The importance of building customer loyalty and focusing on the client

Teresa Serra. Professor. IE Business School

1 November 2013

A loyal customer is a treasure. And not only because of their purchasing power, but rather because of the evangelical effect they can have within their circles or on social networks.

The changes that have taken place over the last few decades mean that customer management and relations are no longer the exclusive domain of sales and marketing departments. Today, they are also under the watchful eye of upper echelons in firms, as they define and manage corporate strategy.

The client is now firmly at the center of business management. Changes have taken place mainly in two areas.  First, customers are exposed to increasingly similar ranges of products and services and are far more demanding and more informed. Moreover, in order to gauge the value of what is on offer, they not only access information supplied by companies or the media, but also information provided by friends, people they know, or other users through social networks, websites or blogs where customers share their experiences of brands and talk about them. It is apparent that customers trust these sources of information more than traditional channels.

Second, technology has brought the consumer easy and immediate access to platforms where they can obtain or share information via computer and smartphones. For companies, technological development has brought operational efficiency, increased productivity, and above all the possibility to monitor, classify and measure clients’ behavior, and to get to know everything about them in so much detail that it is now possible to provide them with segmented and personalized attention. Marketing consists in contributing relevant and differential value to a client group, but also, if you want to improve bottom line results, you need to secure value in terms of sales, profits or market share.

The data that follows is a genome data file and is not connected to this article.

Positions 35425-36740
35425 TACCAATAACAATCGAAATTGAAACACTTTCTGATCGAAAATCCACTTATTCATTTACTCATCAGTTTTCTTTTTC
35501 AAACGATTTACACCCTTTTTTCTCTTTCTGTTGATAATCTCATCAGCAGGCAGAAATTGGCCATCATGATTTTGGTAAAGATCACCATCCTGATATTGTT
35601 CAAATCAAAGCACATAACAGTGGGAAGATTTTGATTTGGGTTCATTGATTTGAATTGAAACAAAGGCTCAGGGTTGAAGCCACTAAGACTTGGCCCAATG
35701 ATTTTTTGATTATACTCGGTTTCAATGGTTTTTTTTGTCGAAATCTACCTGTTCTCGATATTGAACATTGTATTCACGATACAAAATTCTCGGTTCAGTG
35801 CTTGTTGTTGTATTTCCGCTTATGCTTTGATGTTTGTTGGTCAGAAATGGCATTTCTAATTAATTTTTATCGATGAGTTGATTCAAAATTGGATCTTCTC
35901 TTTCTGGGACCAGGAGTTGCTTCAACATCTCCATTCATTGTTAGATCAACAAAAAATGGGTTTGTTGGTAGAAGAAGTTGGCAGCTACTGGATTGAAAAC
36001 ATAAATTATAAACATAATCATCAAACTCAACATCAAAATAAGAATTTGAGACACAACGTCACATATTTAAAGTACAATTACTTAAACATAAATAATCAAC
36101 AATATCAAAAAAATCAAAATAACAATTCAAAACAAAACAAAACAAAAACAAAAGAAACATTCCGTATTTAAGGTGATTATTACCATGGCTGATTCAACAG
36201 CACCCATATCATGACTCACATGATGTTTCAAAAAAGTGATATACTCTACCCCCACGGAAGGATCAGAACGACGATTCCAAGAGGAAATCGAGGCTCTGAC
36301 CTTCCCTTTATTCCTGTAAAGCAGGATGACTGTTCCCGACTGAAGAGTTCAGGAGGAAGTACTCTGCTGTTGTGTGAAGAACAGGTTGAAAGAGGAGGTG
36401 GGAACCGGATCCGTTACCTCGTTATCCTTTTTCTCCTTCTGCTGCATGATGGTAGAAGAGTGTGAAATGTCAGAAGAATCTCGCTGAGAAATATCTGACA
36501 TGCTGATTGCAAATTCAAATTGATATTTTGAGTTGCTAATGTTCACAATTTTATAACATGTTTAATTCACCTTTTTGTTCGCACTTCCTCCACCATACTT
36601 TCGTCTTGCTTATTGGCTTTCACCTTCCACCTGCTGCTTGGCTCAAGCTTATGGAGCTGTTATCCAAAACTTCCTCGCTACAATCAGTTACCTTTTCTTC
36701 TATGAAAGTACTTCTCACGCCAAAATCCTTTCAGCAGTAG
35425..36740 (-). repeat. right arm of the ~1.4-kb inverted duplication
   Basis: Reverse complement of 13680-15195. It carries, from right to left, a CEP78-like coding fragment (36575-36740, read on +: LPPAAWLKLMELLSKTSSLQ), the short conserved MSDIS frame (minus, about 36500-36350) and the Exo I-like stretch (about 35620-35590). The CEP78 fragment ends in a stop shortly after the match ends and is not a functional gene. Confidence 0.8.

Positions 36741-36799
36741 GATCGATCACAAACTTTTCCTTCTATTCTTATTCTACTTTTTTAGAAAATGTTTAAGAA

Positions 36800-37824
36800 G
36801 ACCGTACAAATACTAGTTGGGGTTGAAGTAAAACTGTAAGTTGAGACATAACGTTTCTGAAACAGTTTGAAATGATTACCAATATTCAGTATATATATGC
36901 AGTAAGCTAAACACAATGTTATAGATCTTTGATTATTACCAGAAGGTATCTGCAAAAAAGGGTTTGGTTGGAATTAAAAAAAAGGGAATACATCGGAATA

A customer-centric strategy is one that aligns the development and delivery of a company’s products or services with the current and future needs of a specific client segment. It is about identifying, getting to know, and focusing efforts on clients that bring the company greater value in such a way that you succeed in to keeping them using the firm’s products or services on a long-term basis.

A client-centric business is one that understands the cost and value of clients, and employs the resources needed to spend more time on relations with them, and to optimize the relation in order to generate a greater number of purchases, on a more frequent basis, at higher prices, cross-selling, etc., and make the clients passionate about the product, to the point of brand evangelism.

Building customer loyalty plays a key role in this process, given that capturing a new client costs at least five times more than keeping a current customer. Furthermore, for all the reasons stated above, a loyal customer brings significant intangible value for the company in that they become an advocate for the brand. As the attached graph shows, companies that concentrate their efforts on building customer loyalty have also seen an increase in market value in recent years.

Hence it is necessary for the whole organization, beginning with  top management, to understand the importance of becoming client oriented, which will no doubt bring significant changes to corporate culture in the form of coordination among departments, processes, metrics and investment in technology and human resources in order to not just capture clients, but keep them. These are just some of the issues that will be the subject of deep research by the Travel Club Chair in Customer Loyalty, created recently at IE Business School.

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